All aboard!

Same Train

Written by Levy Lee Simon
Music and Lyrics by Mark Bruckner
Directed by Nicki H.J. Stadm
John Montgomery Theatre Company/Horse Trade Theater Group
Under St. Mark's
94 St. Mark's Place (; 212-868-4444)
Equity showcase (closes Mar. 22)
Review by Arlene McKanic

The magnificent Same Train, now at Under St. Mark's Theater, proved that some of the best work is being staged in little underground hole-in-the-wall places. The set design was nonexistent -- just a stool and the electric piano played by Norman Small Jr. on stage right -- the lighting was simple but powerful; the book, music and lyrics brilliant; and the performances breathtaking.

The play begins with the old blues man Henry, played by the always engaging Henry Afro-Bradley, alone on the stage with a guitar. The play then expands into vignettes whose mutual subject is the vagaries of the black experience, especially the black male experience, in America. Henry fills up the corners between the vignettes with his singing and guitar strumming and his own tales of, among other things, his late wife, Clara, and his best friend, the jovial and independent-minded Butterbean. During the narratives he often watched, sometimes bemusedly, from his spotlit place in the bleachers.

The first vignette, the strange and funny Smoke and Ice, concerns two college buddies (Nicoye Banks and Thaddeus Daniels) who try to hitchhike their way to Florida in the 1980s. Somehow, after passing through woods as creepy as the Enchanted Forest traversed by Dorothy and her pals (the sound effects of cars, weird birds, and crickets were done, ingeniously, by human voices), they end up in 1936 and at the mercy of the Klan. Another vignette takes place in New Orleans and focuses on a charismatic, Stagolee type character called Crawfish, who, having gained some sophistication in Europe, can no longer tolerate the restrictions of African American life in the 1950s. Finally he escapes, like Butterbean, into his own sort of freedom. Another vignette tells the story of Pecan, a boy lost to the streets of Harlem after the murder of his father. The second act begins in a South Carolina juke joint and Henry's growling, joyous version of "Hootchie Coochie Man " and is followed by the tale of an Ethiopian girl (Laree Reese) who must tell her suitor a tragic secret. In other vignettes a playa who's not liked very much by dogs ends up in the apartment of a woman with three snarling pit pulls, and a cop is rescued from an act of desperate rage by what can only be called an act of grace.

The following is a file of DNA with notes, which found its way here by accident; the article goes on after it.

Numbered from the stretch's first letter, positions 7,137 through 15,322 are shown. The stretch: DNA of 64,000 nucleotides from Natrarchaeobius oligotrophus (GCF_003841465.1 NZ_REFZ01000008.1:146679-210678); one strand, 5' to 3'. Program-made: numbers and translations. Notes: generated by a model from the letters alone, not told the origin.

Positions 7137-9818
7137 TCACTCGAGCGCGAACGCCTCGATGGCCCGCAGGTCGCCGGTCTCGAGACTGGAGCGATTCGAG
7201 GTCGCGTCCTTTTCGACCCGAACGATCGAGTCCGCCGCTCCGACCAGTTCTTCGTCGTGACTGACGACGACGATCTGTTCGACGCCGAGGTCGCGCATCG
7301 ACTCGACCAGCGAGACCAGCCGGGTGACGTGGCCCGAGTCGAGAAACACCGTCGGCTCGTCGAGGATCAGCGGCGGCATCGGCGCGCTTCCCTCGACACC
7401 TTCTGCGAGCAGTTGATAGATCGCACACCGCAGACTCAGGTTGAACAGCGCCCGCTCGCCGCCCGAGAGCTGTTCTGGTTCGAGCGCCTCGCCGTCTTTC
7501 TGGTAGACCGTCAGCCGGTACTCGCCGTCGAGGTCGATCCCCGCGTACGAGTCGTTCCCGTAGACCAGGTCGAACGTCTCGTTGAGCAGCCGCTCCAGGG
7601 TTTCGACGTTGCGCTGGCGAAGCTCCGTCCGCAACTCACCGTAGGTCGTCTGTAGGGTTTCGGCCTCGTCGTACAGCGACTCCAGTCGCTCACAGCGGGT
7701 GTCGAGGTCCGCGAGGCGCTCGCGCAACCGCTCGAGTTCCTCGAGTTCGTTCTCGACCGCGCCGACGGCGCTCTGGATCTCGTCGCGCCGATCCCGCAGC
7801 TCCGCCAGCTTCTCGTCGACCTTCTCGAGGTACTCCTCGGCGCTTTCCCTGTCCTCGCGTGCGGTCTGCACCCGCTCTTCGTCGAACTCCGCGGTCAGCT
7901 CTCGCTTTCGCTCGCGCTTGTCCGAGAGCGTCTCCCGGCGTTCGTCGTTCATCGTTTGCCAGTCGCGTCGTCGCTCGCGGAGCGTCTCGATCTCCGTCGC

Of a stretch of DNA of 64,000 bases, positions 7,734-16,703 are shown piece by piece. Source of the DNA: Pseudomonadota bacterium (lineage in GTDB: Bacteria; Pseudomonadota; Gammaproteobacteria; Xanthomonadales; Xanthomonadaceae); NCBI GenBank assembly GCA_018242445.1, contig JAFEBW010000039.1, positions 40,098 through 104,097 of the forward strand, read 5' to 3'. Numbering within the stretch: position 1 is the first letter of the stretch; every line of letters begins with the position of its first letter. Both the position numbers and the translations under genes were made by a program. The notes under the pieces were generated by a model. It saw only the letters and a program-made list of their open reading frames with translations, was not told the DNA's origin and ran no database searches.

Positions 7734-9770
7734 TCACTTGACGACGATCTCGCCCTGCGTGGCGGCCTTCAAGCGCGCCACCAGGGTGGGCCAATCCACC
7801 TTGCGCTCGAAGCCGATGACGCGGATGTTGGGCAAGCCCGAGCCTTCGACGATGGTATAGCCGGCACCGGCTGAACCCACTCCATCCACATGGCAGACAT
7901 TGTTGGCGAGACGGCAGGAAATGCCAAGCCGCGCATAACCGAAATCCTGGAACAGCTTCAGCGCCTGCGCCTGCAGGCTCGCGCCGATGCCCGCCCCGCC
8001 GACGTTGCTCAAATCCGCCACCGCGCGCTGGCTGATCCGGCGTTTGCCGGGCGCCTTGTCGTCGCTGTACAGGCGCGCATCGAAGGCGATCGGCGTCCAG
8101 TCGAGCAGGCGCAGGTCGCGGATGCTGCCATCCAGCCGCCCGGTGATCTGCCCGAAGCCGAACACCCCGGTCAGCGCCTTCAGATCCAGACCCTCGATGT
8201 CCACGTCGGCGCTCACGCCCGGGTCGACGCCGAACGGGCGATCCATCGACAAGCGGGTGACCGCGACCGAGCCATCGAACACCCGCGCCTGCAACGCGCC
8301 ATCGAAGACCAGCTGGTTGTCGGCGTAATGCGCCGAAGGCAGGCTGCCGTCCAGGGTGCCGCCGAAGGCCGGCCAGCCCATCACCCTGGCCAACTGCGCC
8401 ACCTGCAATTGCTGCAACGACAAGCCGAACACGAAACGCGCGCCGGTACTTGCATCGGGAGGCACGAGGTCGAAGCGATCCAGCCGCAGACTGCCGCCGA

The performances were the reasons to see this show. Afro-Bradley's Henry is as familiar and warm as an old blanket. The female performers, Reese, Tamela Aldridge, and Indigo Melendez were sexy, vulnerable, and smart all at once, and the younger male performers, Daniels, Banks and Chris Evans, acted, sang, and danced with panache. Daniels was extraordinary, whether as the furious cop (tellingly named Ajax), the tragicomic Ice, the corrupted Pecan, or the gentle boyfriend of the Ethiopian girl. The jazz poetry Bruckner wrote for the younger performers frequently soared, and contrasted with Henry's laconic folksiness. Stadm's direction and Indira Etwaroo's choreography were muscular and both made good use of the little stage. Kimo Desean's lighting design shifted from the mild gold of a southern sunrise to the spooky darkness of a southern night to the low key lighting of a bordello. The costumes, all evocative of specific times and places, were designed by Matthew Etwaroo and Deborah Alves, and the musical instruments -- small conga drums, an upturned bucket, and what seemed to be a sewer grate, played by Matthew Etwaroo -- had the punch of an orchestra. Same Train, while not shying away from the bitterness of some of its characters' lives, is a work of humor, compassion and stubborn hopefulness.

Box Score:

Writing: 2
Directing: 2
Acting: 2
Set: 1
Costumes: 2
Lighting/Sound: 2

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Copyright 2004 Arlene McKanic